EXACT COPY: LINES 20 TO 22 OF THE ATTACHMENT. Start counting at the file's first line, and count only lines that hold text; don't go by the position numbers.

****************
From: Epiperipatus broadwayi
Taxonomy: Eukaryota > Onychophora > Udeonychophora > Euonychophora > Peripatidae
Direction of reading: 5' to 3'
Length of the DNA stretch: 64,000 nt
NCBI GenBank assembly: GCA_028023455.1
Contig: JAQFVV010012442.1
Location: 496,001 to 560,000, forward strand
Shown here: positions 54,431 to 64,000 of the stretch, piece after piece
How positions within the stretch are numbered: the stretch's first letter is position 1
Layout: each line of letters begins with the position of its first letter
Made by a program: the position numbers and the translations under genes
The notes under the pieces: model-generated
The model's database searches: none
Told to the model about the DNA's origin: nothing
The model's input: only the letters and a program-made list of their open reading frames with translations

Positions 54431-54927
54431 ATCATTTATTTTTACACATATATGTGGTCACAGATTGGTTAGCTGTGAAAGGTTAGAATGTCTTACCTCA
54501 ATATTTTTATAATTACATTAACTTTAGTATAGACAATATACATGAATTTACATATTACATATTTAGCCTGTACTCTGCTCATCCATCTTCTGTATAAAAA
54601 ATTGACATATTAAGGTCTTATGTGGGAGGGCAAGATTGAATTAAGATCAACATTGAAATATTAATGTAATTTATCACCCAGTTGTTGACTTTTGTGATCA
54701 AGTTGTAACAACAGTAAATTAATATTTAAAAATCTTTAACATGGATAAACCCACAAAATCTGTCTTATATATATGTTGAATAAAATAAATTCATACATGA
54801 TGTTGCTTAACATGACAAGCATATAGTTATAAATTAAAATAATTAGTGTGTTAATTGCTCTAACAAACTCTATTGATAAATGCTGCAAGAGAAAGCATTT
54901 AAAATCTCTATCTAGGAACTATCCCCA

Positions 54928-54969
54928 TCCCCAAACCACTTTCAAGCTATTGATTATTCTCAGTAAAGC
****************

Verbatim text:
54701 AGTTGTAACAACAGTAAATTAATATTTAAAAATCTTTAACATGGATAAACCCACAAAATCTGTCTTATATATATGTTGAATAAAATAAATTCATACATGA
54801 TGTTGCTTAACATGACAAGCATATAGTTATAAATTAAAATAATTAGTGTGTTAATTGCTCTAACAAACTCTATTGATAAATGCTGCAAGAGAAAGCATTT
54901 AAAATCTCTATCTAGGAACTATCCCCA